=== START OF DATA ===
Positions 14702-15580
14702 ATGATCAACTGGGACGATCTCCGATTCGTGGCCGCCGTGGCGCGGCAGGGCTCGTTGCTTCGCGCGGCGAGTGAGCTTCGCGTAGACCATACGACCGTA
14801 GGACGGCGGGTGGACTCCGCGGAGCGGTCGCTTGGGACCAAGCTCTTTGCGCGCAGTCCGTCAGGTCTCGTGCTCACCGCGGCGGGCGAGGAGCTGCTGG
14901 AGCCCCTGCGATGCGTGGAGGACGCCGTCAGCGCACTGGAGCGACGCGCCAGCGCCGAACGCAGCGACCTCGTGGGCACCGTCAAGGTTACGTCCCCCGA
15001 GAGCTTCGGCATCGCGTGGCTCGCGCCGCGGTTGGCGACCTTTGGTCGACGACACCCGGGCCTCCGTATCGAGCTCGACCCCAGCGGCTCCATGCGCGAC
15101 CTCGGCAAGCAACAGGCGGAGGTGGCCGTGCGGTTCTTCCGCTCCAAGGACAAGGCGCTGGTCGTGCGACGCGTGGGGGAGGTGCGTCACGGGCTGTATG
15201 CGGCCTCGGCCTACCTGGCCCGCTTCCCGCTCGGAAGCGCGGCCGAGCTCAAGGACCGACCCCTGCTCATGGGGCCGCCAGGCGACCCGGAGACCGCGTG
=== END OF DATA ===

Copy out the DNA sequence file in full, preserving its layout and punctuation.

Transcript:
Positions 14702-15580
14702 ATGATCAACTGGGACGATCTCCGATTCGTGGCCGCCGTGGCGCGGCAGGGCTCGTTGCTTCGCGCGGCGAGTGAGCTTCGCGTAGACCATACGACCGTA
14801 GGACGGCGGGTGGACTCCGCGGAGCGGTCGCTTGGGACCAAGCTCTTTGCGCGCAGTCCGTCAGGTCTCGTGCTCACCGCGGCGGGCGAGGAGCTGCTGG
14901 AGCCCCTGCGATGCGTGGAGGACGCCGTCAGCGCACTGGAGCGACGCGCCAGCGCCGAACGCAGCGACCTCGTGGGCACCGTCAAGGTTACGTCCCCCGA
15001 GAGCTTCGGCATCGCGTGGCTCGCGCCGCGGTTGGCGACCTTTGGTCGACGACACCCGGGCCTCCGTATCGAGCTCGACCCCAGCGGCTCCATGCGCGAC
15101 CTCGGCAAGCAACAGGCGGAGGTGGCCGTGCGGTTCTTCCGCTCCAAGGACAAGGCGCTGGTCGTGCGACGCGTGGGGGAGGTGCGTCACGGGCTGTATG
15201 CGGCCTCGGCCTACCTGGCCCGCTTCCCGCTCGGAAGCGCGGCCGAGCTCAAGGACCGACCCCTGCTCATGGGGCCGCCAGGCGACCCGGAGACCGCGTG